Instead of scooting around looking for answers to legal questions, seems to me your obvious solution is to simply talk and write to Discover supervisors until you get the response you're looking for. You'll eventually get it. Forget about the customer service reps on the bottom of the food chain. Climb your way up the food chain. Otherwise, you're just wasting time and frustrating yourself. Right now, even if you're totally wrong, no large company wants to create an appearance of being an unfair jerk to people in the military. Discover is no different. Use this fact to your advantage. Hell, everybody and their mother used and continues to use 9/11 to their own self-serving benefit, you might as well let Iraq steer you to the Promised Land, too.
  12. #12
    slaveofthegov Guest
    Quote Originally Posted by stevek3
    Instead of scooting around looking for answers to legal questions, seems to me your obvious solution is to simply talk and write to Discover supervisors until you get the response you're looking for. You'll eventually get it. Forget about the customer service reps on the bottom of the food chain. Climb your way up the food chain.
    Funny you should say that. Because when I first started calling Discover and tried to get some answers they told me that they couldn't help b/c the account had been sent to collections. Well, I finally wrote a letter to the collections agency and now I am talking to a higher up in Discover. But before I drop the "you're skirting the law" with a military member bomb on them, I want to at least be sure of the legal facts. I am not worried about it now because I originally thought it might be ID theft, but now that I know where the charges came from it is a challenge for me. I just wonder how many other service men and women have been screwed like this?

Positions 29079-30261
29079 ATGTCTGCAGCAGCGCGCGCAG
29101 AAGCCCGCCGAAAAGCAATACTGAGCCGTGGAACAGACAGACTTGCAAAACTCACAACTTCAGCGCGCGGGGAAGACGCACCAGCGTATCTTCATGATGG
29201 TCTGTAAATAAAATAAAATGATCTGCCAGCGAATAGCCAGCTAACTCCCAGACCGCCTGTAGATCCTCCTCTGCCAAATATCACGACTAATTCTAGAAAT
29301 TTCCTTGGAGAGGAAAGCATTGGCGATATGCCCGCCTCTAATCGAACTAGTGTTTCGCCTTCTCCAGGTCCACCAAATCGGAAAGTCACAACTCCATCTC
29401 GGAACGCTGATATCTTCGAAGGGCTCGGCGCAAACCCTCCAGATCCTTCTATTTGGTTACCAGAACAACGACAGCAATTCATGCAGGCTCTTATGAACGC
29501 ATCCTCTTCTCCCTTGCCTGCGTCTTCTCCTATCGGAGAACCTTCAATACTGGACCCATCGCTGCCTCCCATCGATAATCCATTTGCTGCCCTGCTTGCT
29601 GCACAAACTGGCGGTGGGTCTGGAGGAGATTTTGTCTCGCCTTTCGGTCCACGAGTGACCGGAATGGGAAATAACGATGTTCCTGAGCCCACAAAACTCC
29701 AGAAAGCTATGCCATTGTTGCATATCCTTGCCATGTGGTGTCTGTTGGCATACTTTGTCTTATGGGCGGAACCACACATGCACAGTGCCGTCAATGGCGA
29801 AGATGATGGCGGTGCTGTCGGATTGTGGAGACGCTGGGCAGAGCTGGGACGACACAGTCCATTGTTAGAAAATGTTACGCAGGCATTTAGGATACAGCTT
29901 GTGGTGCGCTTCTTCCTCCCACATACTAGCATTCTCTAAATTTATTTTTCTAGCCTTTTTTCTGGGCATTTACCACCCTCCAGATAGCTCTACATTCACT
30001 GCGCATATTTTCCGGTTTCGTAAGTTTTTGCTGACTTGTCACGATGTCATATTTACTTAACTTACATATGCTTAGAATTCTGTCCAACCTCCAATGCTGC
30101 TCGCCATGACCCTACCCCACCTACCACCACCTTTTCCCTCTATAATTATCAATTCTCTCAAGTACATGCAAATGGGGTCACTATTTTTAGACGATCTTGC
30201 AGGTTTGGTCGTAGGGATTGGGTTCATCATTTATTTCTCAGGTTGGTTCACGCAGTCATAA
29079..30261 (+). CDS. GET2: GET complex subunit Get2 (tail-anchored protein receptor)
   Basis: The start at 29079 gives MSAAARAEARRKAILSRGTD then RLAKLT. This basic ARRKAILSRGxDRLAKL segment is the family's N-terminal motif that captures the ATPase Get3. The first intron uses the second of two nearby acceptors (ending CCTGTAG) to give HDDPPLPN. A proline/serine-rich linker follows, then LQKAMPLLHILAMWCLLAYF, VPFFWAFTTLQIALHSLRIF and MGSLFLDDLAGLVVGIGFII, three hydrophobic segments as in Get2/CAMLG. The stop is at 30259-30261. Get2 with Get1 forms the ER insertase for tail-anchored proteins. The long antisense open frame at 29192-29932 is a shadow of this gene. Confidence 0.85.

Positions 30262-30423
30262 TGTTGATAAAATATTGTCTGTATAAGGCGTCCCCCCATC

13. #13
    Ladynred is offline Senior Member
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    You can bet there are a lot of 'em. Discover is nasty and very aggressive in collecting. They will sue for $50 just to make their point. Skirting the law with deceptive practices like what you've experienced wouldn't be out of character for them at all.
  14. #14
    stevek3 is offline Member
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    Quote Originally Posted by Ladynred
    You can bet there are a lot of 'em. Discover is nasty and very aggressive in collecting. They will sue for $50 just to make their point. Skirting the law with deceptive practices like what you've experienced wouldn't be out of character for them at all.

    Actually, you could not be more wrong about Discover. In fact, they LITERALLY send Hallmark cards and use other extremely sweet approaches in their initial collection tactics. Or maybe it's not Hallmark, I can't recall if it's Hallmark they're presently using. Regardless, it's soft as a feather. A carrot rather than a stick. People are so blown away by the method, that they respond. Really. Sure, as time goes on, any collection department in any company gets more aggressive. Why shouldn't they? But Discover's early attempts are like tossing pussy willows at a Girl Scout.